Crash Tests Show 2 Electric Cars SafeHigh gas prices are causing some people to go electric.
The two most popular models in the U.S. right now are the Chevy Volt, which combines plug in batteries and gasoline, and the Nissan Leaf, which operates on battery power alone.
The Insurance Institute for Highway Safety has conducted safety crash tests on these two for the first time, wondering if all those heavy batteries and high voltage combined with a car engine make a difference in how safe passengers are in a crash.
"GM and Nissan did a really nice job of packaging these batteries in a very safe place on the vehicle, it's sort of under the rear seat and in the center tunnel, that area is really well protected," says Insurance Institute for Highway Safety Vice President of Research Joe Nolan.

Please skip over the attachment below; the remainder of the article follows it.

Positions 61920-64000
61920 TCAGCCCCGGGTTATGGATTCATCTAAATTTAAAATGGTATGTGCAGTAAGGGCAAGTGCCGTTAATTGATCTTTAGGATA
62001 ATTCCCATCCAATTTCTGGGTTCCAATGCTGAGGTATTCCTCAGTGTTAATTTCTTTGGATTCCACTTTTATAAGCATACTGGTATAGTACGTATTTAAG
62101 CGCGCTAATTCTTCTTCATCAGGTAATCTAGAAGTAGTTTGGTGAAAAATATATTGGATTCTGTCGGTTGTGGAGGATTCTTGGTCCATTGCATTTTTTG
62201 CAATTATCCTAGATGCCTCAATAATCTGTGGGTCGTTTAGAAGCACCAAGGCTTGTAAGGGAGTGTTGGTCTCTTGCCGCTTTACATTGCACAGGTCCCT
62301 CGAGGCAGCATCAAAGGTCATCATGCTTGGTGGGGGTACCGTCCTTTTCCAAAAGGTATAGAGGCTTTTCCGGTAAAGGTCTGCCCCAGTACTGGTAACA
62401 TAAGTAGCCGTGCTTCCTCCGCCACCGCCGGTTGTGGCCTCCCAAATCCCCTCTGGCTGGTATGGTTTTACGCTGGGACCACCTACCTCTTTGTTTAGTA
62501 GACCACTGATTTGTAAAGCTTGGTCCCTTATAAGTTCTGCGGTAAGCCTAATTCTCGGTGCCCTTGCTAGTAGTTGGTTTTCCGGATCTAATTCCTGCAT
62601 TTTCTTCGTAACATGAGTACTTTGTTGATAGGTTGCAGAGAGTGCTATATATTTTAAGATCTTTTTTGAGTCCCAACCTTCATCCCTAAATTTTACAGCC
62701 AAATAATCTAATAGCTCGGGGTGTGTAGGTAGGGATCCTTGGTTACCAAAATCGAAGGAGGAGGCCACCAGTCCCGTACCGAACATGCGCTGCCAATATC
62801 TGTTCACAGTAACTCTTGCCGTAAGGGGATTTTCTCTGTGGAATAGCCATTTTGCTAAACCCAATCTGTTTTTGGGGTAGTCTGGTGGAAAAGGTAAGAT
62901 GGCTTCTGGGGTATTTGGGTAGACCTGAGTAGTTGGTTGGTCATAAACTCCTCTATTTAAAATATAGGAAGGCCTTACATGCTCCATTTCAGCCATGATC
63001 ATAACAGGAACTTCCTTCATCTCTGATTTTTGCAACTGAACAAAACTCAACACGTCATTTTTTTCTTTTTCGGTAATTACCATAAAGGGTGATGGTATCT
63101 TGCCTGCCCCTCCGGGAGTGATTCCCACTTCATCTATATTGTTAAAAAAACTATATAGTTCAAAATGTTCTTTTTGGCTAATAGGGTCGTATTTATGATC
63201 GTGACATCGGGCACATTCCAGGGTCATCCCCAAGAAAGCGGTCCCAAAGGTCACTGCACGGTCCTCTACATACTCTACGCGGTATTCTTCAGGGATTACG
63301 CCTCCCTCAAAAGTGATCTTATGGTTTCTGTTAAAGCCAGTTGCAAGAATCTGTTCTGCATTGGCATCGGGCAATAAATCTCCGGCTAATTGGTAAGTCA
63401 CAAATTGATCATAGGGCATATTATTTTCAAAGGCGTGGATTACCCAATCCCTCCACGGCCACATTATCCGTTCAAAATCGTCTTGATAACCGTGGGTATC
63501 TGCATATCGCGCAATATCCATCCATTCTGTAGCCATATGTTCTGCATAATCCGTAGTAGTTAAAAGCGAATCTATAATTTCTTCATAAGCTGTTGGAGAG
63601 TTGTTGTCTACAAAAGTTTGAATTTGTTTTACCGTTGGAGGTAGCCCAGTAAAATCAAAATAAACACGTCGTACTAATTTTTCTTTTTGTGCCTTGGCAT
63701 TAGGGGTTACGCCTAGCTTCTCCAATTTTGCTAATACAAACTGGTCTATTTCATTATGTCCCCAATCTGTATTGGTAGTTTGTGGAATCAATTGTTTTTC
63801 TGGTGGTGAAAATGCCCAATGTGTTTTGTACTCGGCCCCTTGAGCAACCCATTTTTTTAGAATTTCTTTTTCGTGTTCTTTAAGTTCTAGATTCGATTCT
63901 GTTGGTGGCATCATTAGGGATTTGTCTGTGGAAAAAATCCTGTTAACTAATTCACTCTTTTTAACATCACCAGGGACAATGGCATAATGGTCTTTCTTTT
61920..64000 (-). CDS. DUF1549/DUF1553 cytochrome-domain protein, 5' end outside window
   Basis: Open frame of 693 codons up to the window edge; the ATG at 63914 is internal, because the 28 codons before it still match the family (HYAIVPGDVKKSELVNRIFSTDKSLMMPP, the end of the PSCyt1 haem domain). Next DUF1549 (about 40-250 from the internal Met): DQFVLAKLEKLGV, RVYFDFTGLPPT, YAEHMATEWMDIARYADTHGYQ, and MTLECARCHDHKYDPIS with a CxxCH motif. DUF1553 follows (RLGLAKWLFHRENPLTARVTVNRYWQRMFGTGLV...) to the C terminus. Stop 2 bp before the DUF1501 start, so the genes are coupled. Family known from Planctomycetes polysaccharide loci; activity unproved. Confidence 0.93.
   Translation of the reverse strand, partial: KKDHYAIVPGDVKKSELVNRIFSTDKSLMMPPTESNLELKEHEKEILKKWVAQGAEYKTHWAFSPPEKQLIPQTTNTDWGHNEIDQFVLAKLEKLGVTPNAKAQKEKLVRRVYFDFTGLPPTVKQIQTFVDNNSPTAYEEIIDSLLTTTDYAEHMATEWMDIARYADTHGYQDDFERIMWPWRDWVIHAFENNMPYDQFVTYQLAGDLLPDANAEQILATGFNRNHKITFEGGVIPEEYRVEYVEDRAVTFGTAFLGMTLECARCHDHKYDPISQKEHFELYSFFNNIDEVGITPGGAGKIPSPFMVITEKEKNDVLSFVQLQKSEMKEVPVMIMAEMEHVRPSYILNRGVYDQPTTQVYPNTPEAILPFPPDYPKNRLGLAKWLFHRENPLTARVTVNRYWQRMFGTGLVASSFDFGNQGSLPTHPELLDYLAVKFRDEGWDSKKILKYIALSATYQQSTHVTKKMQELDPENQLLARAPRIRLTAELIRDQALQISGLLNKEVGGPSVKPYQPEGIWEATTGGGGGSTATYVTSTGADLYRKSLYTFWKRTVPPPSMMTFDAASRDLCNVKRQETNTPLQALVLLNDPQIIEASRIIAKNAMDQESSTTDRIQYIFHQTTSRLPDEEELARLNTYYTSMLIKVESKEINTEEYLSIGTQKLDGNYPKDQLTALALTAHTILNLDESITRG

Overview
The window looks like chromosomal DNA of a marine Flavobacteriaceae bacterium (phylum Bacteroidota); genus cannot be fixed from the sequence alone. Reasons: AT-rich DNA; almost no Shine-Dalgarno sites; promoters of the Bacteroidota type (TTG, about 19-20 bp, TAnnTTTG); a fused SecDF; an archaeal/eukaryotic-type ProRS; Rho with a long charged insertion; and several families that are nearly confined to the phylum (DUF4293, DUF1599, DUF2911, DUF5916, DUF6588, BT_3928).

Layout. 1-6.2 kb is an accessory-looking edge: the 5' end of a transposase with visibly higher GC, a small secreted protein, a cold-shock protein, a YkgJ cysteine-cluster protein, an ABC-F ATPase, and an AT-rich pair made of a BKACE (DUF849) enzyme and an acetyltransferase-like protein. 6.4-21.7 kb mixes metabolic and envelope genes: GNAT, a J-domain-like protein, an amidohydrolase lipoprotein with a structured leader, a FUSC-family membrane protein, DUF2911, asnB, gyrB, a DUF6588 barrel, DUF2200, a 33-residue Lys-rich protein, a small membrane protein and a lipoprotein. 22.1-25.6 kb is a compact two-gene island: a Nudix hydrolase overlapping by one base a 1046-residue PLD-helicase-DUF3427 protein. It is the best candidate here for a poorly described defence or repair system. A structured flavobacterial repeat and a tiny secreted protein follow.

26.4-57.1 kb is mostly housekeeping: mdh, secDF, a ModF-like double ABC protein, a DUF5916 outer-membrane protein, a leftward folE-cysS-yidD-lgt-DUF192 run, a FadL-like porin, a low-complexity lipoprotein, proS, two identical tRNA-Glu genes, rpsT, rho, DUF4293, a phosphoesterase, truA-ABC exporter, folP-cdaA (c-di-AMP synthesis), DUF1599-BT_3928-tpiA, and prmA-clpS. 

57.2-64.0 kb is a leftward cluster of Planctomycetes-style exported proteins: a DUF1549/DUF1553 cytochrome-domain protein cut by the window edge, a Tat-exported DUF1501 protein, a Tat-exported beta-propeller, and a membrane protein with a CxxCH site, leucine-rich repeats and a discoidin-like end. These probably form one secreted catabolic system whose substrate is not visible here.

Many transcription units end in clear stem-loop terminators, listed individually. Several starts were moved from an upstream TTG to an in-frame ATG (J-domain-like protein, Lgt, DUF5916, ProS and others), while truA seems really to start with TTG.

The experts said when they crashed the cars there were no leaking batteries or high voltage sparks that would cause a fire after a crash.
They added a few hundred pounds of batteries turned out to be a plus.
"These vehicles, even though they are classified by their size as small, weigh more than some mid-sized and even large cars, and that extra mass is a big safety advantage in crashes," Nolan explains.
Both General Motors and Nissan spokespersons said they were pleased with the crash test results.
They say they designed the cars to do just as good a job of protecting passengers as their cars that run on gasoline.